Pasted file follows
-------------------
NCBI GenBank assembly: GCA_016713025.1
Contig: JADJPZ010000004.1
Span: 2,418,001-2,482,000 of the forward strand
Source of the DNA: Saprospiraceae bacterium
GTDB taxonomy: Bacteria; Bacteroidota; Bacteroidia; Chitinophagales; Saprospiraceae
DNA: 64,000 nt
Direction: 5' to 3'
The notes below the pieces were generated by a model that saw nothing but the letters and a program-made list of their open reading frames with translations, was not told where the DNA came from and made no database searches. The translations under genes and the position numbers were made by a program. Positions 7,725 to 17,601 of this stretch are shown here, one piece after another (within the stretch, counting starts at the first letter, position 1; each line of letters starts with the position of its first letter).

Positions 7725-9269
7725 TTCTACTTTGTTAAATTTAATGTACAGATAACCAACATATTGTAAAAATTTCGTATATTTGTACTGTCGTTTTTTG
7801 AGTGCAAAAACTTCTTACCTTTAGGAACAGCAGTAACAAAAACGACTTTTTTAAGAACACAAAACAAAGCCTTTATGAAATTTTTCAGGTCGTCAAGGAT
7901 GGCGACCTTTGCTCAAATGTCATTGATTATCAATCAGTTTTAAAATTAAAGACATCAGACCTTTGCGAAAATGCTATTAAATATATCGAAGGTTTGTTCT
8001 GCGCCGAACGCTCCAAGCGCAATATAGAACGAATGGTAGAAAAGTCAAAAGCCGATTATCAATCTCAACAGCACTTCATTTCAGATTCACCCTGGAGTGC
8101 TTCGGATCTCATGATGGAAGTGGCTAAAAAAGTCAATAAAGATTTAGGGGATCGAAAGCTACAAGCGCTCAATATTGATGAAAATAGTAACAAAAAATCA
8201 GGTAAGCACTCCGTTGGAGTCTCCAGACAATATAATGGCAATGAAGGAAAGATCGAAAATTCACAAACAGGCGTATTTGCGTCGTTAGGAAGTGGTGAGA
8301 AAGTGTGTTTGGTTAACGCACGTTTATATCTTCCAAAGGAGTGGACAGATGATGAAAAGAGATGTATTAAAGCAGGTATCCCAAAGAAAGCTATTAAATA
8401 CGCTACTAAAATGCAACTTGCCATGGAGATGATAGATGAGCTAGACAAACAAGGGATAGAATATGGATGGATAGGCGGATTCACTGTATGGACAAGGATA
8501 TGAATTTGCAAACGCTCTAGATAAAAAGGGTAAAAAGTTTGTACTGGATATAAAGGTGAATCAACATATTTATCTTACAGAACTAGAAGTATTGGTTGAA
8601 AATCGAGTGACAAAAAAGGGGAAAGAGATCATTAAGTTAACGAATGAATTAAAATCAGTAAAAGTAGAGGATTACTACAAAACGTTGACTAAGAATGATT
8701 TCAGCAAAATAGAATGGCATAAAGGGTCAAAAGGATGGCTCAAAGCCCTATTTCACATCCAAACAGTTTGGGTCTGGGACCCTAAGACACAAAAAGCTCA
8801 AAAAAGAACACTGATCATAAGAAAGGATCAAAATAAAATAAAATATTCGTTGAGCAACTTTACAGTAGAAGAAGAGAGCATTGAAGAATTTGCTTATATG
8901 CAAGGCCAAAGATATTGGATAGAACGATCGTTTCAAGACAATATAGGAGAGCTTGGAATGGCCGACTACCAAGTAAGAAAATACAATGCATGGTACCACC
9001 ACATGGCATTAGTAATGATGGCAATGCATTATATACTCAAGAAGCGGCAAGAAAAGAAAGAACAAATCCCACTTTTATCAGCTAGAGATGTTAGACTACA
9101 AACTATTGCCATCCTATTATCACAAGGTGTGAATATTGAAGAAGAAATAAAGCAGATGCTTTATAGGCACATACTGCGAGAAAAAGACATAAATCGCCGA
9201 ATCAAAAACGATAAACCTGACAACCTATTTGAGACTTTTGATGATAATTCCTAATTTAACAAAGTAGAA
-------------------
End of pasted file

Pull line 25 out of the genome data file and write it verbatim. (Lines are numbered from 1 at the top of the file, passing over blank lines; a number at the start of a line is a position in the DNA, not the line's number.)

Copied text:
9201 ATCAAAAACGATAAACCTGACAACCTATTTGAGACTTTTGATGATAATTCCTAATTTAACAAAGTAGAA